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OLEDS and solar cells to come straight from the printer in future

November 18, 2013 // Paul Buckley

OLEDS and solar cells to come straight from the printer in future

Scientists at the Fraunhofer Institute for Applied Polymer Research IAP in Potsdam-Golm have been working together with mechanical engineering company MBRAUN to develop a production facility capable of creating OLEDs as well as organic solar cells on an industrial scale.


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The innovation makes it now possible to print OLEDs and solar cells from solutions containing luminescent organic molecules and absorptive molecules respectively, which makes printing them onto a carrier film straightforward. Usually, printing them involves vaporizing small molecules in a high vacuum, making it an expensive process.

Scientists had previously only ever used various printing technologies to design components on a laboratory scale. They can now produce larger sample series and this is advantageous for the applications that feature large illuminated surfaces and information systems that require tailored solutions produced in relatively small numbers.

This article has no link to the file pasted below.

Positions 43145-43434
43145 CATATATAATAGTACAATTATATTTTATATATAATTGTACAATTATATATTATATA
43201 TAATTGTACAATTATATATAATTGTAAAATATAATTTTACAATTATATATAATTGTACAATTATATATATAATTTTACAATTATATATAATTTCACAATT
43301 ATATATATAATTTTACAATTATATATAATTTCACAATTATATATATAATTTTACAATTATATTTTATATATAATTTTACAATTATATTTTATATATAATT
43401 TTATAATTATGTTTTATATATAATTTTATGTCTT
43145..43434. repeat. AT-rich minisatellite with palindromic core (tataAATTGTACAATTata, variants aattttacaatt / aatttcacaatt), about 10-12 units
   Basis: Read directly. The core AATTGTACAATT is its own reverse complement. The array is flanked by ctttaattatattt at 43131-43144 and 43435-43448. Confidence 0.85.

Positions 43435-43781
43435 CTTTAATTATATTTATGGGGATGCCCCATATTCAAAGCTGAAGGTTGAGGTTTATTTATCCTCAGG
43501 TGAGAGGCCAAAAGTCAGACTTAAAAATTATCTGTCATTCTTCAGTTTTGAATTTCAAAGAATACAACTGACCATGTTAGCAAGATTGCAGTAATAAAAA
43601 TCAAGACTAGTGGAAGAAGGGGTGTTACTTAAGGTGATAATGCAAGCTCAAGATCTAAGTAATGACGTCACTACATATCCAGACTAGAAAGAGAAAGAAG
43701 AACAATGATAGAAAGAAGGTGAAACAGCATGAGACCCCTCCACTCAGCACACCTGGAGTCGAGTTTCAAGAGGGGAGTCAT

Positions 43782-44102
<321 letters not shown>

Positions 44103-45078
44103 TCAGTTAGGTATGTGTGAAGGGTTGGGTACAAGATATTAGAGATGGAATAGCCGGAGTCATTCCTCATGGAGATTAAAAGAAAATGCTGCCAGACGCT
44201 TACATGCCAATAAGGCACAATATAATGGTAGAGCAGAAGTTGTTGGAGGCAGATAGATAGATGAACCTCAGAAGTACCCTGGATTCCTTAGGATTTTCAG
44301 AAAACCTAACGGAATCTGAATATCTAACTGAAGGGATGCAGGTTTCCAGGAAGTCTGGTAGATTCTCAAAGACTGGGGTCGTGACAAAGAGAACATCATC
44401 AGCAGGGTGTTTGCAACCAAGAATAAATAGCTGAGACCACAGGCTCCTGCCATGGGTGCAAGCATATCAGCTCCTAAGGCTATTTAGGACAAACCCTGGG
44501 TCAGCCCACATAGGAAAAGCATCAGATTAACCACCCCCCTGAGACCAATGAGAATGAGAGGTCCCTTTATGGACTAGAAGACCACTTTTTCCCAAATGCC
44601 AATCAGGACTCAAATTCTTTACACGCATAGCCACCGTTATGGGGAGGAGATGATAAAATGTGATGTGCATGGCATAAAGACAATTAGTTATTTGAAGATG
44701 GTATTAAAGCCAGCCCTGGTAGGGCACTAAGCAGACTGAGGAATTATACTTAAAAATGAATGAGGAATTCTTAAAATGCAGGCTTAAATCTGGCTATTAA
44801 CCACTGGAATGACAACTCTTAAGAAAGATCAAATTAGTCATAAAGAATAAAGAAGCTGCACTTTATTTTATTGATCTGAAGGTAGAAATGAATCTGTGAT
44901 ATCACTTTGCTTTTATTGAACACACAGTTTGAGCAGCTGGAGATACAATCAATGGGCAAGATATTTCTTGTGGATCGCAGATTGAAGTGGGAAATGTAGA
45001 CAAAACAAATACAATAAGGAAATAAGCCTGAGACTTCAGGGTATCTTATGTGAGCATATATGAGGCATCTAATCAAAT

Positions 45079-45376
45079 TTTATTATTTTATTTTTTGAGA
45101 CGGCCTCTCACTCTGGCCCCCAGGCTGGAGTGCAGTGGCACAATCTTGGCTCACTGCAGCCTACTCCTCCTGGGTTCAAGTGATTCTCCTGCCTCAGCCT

Were now able to produce organic components under close-to-real-life manufacturing conditions with relative ease. Now for the first time it will be possible to translate new ideas into commercial products, explained Dr. Armin Wedel, head of division at the Fraunhofer Institute for Applied Polymer Research IAP.

At the heart of the pilot plant is a robot that controls different printers that basically act like an inkjet printing system. OLEDs are applied to the carrier material one layer at a time using a variety of starting materials. This produces a homogenous surface that creates a perfect lighting layer. Were able to service upscale niche markets by offering tailored solutions, as we can apply the organic electronic system to customers specifications, just like in digital printing, explained Wedel.
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